Today more colleges are awarding degrees to people who cannot find employment. Young people have been told since I was a child that a four-year degree would be the ticket to employment and wealth.
Yet the blogs from graduates of my college today all are filled with graduates seeking some kind of employment.
The fact is that today there are more blue collar jobs available that pay in the five-digits for people than ever before. Mike Rowe, of the television show, "Dirty Jobs says that trade schools outnumber major university in placing graduates in full-time employment.
“It’s a cultural rebuild,” said Randy Emery, a welding instructor at the College of the Sequoias in California’s Central Valley in an article by Mark Krupnick.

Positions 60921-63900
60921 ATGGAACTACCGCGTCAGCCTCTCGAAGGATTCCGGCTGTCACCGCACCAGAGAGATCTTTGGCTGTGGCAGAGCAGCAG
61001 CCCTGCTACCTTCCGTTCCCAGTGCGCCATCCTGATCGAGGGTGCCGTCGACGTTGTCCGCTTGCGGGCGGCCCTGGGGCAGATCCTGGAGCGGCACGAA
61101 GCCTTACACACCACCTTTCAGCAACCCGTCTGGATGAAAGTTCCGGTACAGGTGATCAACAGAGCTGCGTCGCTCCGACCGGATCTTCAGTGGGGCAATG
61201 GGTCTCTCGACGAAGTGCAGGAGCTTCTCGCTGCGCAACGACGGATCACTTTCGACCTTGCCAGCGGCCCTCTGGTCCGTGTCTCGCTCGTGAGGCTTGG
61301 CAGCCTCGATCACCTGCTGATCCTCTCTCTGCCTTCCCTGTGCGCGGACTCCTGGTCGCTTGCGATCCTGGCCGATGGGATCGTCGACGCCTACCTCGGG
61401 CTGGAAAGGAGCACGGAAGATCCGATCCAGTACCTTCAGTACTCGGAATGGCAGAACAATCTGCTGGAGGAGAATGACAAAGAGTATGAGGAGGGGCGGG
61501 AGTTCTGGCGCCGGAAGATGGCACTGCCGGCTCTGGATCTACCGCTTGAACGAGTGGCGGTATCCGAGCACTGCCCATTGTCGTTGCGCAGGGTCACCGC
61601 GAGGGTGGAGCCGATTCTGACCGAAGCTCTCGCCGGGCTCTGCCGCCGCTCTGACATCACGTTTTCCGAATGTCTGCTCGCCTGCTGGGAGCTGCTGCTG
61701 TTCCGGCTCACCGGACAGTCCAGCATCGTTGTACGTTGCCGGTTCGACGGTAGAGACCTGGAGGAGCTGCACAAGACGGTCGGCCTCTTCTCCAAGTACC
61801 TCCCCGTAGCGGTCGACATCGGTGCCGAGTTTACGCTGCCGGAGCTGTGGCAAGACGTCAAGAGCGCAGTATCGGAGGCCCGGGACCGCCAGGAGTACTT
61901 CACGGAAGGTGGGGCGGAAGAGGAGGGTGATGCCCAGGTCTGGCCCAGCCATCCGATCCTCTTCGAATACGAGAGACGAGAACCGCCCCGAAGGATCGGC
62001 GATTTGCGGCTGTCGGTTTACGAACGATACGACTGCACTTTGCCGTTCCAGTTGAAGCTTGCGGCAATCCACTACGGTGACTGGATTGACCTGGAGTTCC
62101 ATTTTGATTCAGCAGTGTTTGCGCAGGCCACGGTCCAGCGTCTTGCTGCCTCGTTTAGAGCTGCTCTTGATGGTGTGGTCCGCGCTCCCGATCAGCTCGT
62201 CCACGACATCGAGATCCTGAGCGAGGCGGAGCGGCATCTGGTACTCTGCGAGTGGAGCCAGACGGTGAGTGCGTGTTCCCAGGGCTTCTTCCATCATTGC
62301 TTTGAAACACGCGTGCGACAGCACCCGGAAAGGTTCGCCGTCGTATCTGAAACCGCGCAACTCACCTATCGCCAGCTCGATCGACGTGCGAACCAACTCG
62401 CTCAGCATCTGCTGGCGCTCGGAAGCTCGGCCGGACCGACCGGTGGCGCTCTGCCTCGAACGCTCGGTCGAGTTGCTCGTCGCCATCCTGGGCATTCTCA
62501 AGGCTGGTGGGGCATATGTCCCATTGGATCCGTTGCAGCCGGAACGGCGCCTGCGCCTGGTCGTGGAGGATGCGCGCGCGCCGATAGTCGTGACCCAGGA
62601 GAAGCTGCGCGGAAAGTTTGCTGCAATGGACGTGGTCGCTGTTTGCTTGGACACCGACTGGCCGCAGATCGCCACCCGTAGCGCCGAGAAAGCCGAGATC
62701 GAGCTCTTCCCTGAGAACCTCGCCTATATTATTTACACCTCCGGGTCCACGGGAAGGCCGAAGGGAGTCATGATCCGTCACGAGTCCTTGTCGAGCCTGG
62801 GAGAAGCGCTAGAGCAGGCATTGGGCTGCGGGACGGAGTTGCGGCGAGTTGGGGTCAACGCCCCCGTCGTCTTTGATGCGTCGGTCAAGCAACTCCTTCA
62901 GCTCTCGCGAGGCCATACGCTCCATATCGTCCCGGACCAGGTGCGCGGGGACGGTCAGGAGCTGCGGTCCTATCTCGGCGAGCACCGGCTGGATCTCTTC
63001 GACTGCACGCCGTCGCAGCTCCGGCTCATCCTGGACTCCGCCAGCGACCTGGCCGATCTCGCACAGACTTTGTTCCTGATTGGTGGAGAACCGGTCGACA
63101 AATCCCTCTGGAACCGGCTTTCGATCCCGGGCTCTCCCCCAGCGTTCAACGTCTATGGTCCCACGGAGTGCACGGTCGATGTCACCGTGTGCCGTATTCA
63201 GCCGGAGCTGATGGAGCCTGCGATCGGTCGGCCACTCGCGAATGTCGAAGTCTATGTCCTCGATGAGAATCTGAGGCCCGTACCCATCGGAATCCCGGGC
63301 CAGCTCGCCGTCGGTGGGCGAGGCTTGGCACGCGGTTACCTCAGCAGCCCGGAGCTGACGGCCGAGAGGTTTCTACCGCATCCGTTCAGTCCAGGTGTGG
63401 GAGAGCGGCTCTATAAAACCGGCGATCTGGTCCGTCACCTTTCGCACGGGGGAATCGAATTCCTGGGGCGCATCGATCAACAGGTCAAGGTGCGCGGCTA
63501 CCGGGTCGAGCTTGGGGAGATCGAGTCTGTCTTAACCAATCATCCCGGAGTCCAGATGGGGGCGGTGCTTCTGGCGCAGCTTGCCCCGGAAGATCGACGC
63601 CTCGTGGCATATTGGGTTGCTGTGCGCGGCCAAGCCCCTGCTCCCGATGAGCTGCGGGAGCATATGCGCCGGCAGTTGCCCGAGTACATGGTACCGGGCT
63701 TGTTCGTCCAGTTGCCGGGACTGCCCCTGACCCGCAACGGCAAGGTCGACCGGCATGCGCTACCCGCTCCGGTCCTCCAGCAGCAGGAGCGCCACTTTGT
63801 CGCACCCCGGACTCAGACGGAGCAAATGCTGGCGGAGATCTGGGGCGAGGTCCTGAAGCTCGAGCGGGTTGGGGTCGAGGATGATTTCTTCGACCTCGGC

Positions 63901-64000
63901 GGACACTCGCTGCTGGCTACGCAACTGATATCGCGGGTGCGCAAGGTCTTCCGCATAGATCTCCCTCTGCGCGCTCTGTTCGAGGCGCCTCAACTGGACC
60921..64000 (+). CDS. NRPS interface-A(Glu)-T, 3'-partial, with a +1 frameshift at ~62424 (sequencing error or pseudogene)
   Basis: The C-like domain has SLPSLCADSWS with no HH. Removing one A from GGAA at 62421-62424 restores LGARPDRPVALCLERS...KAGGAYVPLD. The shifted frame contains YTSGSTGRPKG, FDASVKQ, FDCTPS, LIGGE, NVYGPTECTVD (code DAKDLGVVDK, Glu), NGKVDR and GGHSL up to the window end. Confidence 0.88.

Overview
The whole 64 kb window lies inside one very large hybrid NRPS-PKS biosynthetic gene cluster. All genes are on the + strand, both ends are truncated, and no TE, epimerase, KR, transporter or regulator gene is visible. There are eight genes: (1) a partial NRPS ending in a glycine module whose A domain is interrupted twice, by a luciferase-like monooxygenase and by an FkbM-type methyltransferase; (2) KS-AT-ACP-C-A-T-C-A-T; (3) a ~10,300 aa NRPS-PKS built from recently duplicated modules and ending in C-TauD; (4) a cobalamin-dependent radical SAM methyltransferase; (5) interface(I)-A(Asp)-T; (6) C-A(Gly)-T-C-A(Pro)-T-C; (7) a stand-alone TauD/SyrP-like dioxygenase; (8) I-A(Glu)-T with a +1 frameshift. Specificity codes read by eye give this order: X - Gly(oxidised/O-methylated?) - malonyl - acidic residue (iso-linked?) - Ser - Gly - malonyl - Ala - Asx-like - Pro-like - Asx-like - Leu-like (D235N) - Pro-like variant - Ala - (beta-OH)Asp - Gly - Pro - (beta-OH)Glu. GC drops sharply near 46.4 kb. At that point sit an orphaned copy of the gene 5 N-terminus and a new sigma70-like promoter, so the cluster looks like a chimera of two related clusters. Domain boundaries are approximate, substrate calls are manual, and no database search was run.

Standing in a cavernous teaching lab full of industrial equipment on the college’s Tulare campus, Emery said the decades-long national push for high school graduates to get bachelor’s degrees left vocational programs with an image problem, and the nation’s factories with far fewer skilled workers than needed. “I’m a survivor of that teardown mode of the ’70s and ’80s, that college-for-all thing,” he said. This has had the unintended consequence of helping flatten out or steadily erode the share of students taking vocational courses. In California’s community colleges, for instance, it’s dropped to 28 percent from 31 percent since 2000, contributing to a shortage of trained workers with more than a high school diploma but less than a bachelor’s degree. “All throughout high school, they made it sound like going to college was our only option.” Derrick Roberson, who is training to become an electrician Research by the state’s 114-campus community college system showed that families and employers alike didn’t know of the existence or value of vocational programs and the certifications they confer, many of which can add tens of thousands of dollars per year to a graduate’s income. “We needed to do a better job getting the word out,” said Van Ton-Quinlivan, the system’s vice chancellor for workforce and economic development. High schools and colleges have struggled for decades to attract students to job-oriented classes ranging from welding to nursing. They’ve tried cosmetic changes, such as rebranding “vocational” courses as “career and technical education,” but students and their families have yet to buy in, said Andrew Hanson, a senior research analyst with Georgetown University’s Center on Education and the Workforce. Federal figures show that only 8 percent of undergraduates are enrolled in certificate programs, which tend to be vocationally oriented. Mike Rowe of television's "Dirty Jobs" was quoted in an article by By Matthew Wisner